This means that installing Debian is more awkward than it could be on these machines. They don't have optical drives fitted normally, so the neat isohybrid CD images that we have made in Debian so far won't work very well at all. Booting via UEFI from a USB stick will work, but then the installer won't be able to read from the USB stick at all and you're stuck. :-( The best way so far for installing Debian is to do a network installation using tftp etc.
Well, until now... :-)
I've patched the Debian Jessie kernel, then re-built the installer and a netinst image to use them. I've put a copy of that image up at http://cdimage.debian.org/cdimage/unofficial/arm64-mustang/ with more instructions on how to use it. I'm just submitting the patch for inclusion into the Jessie stable kernel, hopefully ready to go into the 8.1 point release.Wednesday, 08 April 2015
As a follow-up to my post about bootstrapping arm64 in Debian, we've had more hardware given to Debian for us to use in porting and building packages for arm64. Applied Micro sent me an X-Gene development machine to set up and use. Unfortunately, the timing was unlucky and the machine sat on my desk unopened for a few weeks while I was on long holiday in Australia. Once I was back, I connected it up and got it working. Out of the box, a standard Jessie arm64 installation worked using network boot (dhcp and tftp). I ran through d-i as normal and installed a working system, then handed it over to the DSA and buildd folks to get the machine integrated into our systems. Easy! The machine is now up and running as arm-arm-03.debian.org and has been building packages for a few weeks now. You can see the stats here on the buildd.debian.org site.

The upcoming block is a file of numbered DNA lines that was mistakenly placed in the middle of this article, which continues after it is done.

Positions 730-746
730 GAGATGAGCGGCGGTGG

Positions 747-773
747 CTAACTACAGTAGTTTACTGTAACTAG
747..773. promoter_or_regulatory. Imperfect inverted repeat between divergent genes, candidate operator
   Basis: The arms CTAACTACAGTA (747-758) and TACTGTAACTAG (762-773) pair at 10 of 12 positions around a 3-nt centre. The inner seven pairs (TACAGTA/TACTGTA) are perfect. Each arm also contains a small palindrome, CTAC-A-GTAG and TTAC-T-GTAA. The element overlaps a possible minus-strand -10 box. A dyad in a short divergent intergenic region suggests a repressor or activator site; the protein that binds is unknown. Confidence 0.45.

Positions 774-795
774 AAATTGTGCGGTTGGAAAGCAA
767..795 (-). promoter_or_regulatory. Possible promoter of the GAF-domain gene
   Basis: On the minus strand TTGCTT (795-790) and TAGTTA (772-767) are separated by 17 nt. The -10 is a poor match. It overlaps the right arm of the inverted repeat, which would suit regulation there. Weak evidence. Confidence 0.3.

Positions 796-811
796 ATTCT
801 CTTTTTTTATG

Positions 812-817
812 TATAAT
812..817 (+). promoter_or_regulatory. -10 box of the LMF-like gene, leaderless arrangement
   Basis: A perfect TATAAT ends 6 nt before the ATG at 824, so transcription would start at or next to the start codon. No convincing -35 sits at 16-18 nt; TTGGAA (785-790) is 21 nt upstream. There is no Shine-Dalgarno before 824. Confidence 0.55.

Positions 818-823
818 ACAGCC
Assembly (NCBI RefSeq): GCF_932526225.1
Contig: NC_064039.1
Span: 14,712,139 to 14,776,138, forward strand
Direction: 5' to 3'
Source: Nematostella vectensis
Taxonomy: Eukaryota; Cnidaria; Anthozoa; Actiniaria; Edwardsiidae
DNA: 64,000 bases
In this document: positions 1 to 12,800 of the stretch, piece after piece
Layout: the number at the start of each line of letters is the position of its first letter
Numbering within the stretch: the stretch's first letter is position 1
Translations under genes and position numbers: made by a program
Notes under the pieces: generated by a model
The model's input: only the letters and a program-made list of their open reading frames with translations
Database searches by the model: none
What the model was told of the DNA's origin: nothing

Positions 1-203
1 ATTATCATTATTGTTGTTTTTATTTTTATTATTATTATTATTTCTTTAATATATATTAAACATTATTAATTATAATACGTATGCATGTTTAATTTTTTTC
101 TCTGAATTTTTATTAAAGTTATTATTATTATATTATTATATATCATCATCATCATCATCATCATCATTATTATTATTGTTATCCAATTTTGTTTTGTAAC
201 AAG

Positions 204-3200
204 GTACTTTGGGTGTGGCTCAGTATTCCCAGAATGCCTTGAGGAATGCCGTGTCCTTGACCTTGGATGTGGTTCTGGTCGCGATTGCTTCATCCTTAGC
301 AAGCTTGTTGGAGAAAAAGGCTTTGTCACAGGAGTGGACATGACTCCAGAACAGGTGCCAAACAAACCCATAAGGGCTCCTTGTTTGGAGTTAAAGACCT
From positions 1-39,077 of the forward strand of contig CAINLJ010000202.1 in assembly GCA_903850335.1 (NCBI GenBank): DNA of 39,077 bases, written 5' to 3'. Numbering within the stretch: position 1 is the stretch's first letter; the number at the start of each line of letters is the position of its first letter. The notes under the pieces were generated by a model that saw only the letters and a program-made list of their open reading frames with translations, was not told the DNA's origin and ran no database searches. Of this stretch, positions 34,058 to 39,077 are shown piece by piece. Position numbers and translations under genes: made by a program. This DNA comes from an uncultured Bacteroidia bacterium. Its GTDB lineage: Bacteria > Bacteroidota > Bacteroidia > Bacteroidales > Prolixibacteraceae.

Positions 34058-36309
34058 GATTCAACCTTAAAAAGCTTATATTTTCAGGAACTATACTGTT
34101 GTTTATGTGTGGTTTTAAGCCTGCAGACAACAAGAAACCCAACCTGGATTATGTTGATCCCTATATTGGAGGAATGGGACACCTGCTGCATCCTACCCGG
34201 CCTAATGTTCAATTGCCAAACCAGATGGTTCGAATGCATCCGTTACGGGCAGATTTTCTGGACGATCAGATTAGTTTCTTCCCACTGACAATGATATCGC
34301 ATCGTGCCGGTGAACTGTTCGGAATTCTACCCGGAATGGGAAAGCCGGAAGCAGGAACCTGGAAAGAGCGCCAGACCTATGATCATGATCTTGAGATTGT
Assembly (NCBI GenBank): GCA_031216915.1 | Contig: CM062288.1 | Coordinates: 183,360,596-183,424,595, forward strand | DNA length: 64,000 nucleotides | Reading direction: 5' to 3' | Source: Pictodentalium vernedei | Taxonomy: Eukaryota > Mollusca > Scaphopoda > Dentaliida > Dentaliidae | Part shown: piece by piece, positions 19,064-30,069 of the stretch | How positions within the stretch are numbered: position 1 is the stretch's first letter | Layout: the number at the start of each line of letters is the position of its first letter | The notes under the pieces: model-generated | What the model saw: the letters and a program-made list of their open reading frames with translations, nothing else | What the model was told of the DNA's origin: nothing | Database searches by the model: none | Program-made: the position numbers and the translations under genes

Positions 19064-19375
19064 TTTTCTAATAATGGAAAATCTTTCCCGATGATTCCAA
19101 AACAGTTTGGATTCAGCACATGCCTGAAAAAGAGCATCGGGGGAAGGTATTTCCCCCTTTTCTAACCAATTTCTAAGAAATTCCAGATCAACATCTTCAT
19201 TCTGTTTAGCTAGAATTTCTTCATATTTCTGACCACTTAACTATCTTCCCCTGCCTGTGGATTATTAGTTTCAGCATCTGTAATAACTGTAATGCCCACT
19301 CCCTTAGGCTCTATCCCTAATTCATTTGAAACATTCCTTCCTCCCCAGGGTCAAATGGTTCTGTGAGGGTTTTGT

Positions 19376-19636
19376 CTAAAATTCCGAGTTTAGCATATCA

In terms of installation, I also got the machine to boot using one of our netinst images on a USB stick, but that path didn't get very far. The USB drivers for this hardware have only quite recently gone into the mainline kernel, and haven't been backported to the Debian Jessie kernel yet. I'm hoping to get those included shortly. There's also an option to replace the U-Boot firmware that came with the X-Gene with UEFI instead, which would be much more helpful for a server platform like this. I'll look into doing that upgrade soon too, but probably after the Jessie release is done. I don't want to jinx things just now. *grin*